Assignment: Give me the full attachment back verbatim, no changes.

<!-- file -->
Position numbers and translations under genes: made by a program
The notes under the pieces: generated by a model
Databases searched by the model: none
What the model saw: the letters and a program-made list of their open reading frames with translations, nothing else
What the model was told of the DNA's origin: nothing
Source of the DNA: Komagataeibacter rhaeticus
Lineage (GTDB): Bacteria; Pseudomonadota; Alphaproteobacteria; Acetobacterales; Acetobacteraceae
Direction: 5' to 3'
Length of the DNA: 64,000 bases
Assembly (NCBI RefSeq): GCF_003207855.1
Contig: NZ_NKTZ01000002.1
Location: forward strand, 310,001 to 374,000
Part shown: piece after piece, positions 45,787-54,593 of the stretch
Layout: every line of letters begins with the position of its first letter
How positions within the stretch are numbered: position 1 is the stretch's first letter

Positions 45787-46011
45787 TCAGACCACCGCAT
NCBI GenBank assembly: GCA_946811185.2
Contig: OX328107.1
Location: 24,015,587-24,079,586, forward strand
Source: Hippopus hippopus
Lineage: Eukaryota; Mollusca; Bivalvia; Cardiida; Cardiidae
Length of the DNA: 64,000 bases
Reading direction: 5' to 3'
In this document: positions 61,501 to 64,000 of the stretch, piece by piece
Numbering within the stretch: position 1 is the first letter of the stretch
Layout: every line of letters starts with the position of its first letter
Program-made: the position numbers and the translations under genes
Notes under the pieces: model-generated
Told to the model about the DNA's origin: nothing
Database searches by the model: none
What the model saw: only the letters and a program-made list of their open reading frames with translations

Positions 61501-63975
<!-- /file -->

Position numbers and translations under genes: made by a program
The notes under the pieces: generated by a model
Databases searched by the model: none
What the model saw: the letters and a program-made list of their open reading frames with translations, nothing else
What the model was told of the DNA's origin: nothing
Source of the DNA: Komagataeibacter rhaeticus
Lineage (GTDB): Bacteria; Pseudomonadota; Alphaproteobacteria; Acetobacterales; Acetobacteraceae
Direction: 5' to 3'
Length of the DNA: 64,000 bases
Assembly (NCBI RefSeq): GCF_003207855.1
Contig: NZ_NKTZ01000002.1
Location: forward strand, 310,001 to 374,000
Part shown: piece after piece, positions 45,787-54,593 of the stretch
Layout: every line of letters begins with the position of its first letter
How positions within the stretch are numbered: position 1 is the stretch's first letter

Positions 45787-46011
45787 TCAGACCACCGCAT
NCBI GenBank assembly: GCA_946811185.2
Contig: OX328107.1
Location: 24,015,587-24,079,586, forward strand
Source: Hippopus hippopus
Lineage: Eukaryota; Mollusca; Bivalvia; Cardiida; Cardiidae
Length of the DNA: 64,000 bases
Reading direction: 5' to 3'
In this document: positions 61,501 to 64,000 of the stretch, piece by piece
Numbering within the stretch: position 1 is the first letter of the stretch
Layout: every line of letters starts with the position of its first letter
Program-made: the position numbers and the translations under genes
Notes under the pieces: model-generated
Told to the model about the DNA's origin: nothing
Database searches by the model: none
What the model saw: only the letters and a program-made list of their open reading frames with translations

Positions 61501-63975